This is an archived blog post from Green Alder Coaching
It is 3 pm in my living room, and a calm voice is inviting me to focus on the here and now; and on each breath as it goes in and out of my nostrils or up and down at my tummy. It does not matter that my mind may wander, whether it’s to the past, to current problems, to future planning, or even to daydreams. Each time I become aware of this wandering, I am to take note of where my mind has temporarily gone, and then simply bring my attention back to focus on my breath again – as I inhale and exhale at this particular moment.
There are many different versions of the CD that I regularly listen to as part of my formal practice: non-judgmentally paying attention on purpose to what is happening, as it is happening, in the moment. This includes awareness of bodily sensations and our experiences of seeing, hearing, tasting, smelling, moving, thinking and feeling. By becoming more aware of ourselves, we begin to notice automatic reactions to situations and challenges which cause us unnecessary suffering. We can miss out on so much of our lives – on ‘automatic pilot’ – if we are consumed with anticipating the future or ruminating about the past.
Mindfulness has now been part of my life since training to do it at Bangor University in 2008. It is not meant to feel easy, a skill to conquer, or a way to deliberately blank and calm my mind. To expect a particular outcome is to actually defeat the object of the practice itself. It is the simple act of doing it and accepting how you are in the present moment, that is the key to its positive effect – a way of being. With practice, our minds can begin to relax and become open to choosing new, more beneficial ways of responding to our lives. The modest aim of the daily practice – of formal or informal practices – is to become aware of thoughts and bodily sensations as if they were clouds passing in the sky. It is remarkable how liberating it feels to be able to recognise that your thoughts are just thoughts and that they are not ‘you’ or ‘reality’. ‘You’ are actually the sky and not the clouds.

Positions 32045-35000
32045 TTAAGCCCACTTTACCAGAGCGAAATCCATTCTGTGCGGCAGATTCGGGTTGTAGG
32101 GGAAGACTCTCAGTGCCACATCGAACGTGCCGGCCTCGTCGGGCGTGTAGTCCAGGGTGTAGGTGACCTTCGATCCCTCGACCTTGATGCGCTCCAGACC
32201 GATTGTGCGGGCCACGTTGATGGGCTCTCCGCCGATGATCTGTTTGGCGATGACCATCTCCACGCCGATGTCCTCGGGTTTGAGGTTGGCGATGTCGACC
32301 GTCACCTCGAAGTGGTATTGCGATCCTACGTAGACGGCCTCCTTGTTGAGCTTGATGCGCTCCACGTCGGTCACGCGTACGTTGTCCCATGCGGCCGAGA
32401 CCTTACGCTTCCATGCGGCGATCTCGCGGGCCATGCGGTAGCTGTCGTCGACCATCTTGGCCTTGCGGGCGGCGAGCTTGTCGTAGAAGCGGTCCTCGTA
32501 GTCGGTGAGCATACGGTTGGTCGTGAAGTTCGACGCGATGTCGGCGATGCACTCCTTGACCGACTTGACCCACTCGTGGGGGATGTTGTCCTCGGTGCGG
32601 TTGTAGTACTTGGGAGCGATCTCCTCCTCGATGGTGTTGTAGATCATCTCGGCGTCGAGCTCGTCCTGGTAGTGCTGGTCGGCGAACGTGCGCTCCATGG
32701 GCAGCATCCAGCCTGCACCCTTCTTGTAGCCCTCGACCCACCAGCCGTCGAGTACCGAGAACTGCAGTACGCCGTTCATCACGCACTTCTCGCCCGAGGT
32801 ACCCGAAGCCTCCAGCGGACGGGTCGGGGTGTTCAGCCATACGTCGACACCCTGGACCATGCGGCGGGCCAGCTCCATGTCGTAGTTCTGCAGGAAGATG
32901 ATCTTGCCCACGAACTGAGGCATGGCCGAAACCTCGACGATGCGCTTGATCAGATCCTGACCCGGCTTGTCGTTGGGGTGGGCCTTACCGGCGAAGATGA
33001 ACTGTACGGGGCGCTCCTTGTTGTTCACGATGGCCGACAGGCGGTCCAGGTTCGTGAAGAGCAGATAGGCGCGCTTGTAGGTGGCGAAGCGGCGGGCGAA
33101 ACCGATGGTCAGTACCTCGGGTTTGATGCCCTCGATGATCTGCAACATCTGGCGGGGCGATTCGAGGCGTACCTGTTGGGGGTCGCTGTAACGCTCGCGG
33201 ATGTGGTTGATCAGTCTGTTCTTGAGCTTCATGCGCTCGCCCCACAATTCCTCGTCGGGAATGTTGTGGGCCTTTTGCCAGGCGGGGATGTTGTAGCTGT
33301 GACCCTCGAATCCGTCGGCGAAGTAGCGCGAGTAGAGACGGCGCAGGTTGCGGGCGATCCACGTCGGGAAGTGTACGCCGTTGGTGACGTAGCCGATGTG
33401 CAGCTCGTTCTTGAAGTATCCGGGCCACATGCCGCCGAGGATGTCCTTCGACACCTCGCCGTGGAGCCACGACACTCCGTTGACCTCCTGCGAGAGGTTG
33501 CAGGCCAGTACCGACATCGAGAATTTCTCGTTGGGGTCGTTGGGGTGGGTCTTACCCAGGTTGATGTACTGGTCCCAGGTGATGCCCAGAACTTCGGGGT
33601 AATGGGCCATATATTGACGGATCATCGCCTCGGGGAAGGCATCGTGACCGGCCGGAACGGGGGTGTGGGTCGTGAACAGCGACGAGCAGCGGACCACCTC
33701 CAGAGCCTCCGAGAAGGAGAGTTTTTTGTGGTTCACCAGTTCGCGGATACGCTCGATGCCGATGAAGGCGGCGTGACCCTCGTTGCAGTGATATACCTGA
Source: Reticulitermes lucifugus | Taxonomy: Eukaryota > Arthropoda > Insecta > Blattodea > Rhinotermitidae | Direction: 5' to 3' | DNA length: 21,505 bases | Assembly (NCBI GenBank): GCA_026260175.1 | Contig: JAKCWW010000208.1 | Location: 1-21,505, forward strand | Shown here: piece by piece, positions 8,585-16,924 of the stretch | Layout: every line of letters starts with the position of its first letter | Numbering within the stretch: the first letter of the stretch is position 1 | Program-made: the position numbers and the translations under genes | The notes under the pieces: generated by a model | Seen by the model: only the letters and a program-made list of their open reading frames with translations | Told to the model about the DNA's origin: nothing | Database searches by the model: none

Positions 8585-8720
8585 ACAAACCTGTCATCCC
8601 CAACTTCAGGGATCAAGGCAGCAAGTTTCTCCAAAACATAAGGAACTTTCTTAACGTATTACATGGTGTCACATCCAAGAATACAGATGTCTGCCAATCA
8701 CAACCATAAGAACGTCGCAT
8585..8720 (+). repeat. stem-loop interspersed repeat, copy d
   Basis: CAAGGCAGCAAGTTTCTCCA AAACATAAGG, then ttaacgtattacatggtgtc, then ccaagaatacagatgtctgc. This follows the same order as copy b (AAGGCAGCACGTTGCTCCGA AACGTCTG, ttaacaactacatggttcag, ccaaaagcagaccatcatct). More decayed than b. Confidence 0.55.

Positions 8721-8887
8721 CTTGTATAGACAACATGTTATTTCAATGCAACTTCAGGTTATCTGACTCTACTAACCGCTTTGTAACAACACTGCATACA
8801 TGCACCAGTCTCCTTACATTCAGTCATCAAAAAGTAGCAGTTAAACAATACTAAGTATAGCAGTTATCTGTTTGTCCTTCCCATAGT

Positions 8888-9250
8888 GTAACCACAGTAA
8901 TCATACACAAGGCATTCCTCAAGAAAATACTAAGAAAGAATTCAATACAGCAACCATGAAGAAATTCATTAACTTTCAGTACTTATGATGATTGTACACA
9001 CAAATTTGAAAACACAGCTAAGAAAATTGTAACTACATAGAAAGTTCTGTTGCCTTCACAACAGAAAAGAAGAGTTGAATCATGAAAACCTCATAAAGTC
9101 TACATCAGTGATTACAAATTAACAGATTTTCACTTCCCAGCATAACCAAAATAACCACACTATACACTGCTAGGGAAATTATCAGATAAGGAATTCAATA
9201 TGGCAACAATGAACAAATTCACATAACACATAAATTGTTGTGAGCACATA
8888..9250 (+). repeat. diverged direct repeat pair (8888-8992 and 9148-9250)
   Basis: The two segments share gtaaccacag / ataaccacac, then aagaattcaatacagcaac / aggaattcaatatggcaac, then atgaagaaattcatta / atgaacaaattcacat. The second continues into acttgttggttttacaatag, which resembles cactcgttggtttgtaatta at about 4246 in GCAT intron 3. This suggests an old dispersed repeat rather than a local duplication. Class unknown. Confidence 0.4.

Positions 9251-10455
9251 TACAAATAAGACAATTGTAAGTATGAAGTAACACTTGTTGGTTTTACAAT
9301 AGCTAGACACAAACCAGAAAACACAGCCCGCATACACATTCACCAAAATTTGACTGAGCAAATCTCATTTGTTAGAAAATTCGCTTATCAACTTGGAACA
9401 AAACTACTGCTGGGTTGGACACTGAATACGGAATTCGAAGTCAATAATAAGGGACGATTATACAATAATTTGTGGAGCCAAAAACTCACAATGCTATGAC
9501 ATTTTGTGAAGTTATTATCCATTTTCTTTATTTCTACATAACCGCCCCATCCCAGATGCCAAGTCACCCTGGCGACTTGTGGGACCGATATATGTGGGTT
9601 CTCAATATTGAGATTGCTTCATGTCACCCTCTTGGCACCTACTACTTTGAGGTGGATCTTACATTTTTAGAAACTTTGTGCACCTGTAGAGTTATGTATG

While mindfulness, as a practice, is historically rooted in Eastern disciplines, it is also a universal practice that everyone can benefit from. Mindfulness is ‘Beautifully simple and a way of learning how to relate directly to your life. It stops us from agonizing over what might have been or what could be. It just brings us back to the present. It is not something that you ‘have to get’; you already have it within you. Our level of presence and ability to be fully aligned with the moment is more important than knowledge itself and is fundamentally about observation without criticism.
Stress is an unavoidable fact of this fast-paced and frantic life – part of the human condition and always has been. We all live with and cannot escape from uncertainties, difficulties, illness, aging, death, and an inability to control life events. Developing mindfulness skills can help us all deal more effectively with life’s difficulties such as divorce, bereavement, redundancy, or just the pressures of work that are a reality for many today. You become more able to respond rather than react to unforeseen events thus improving your general health and sense of wellbeing. It helps halt becoming attached to thoughts and letting them spiral out of control.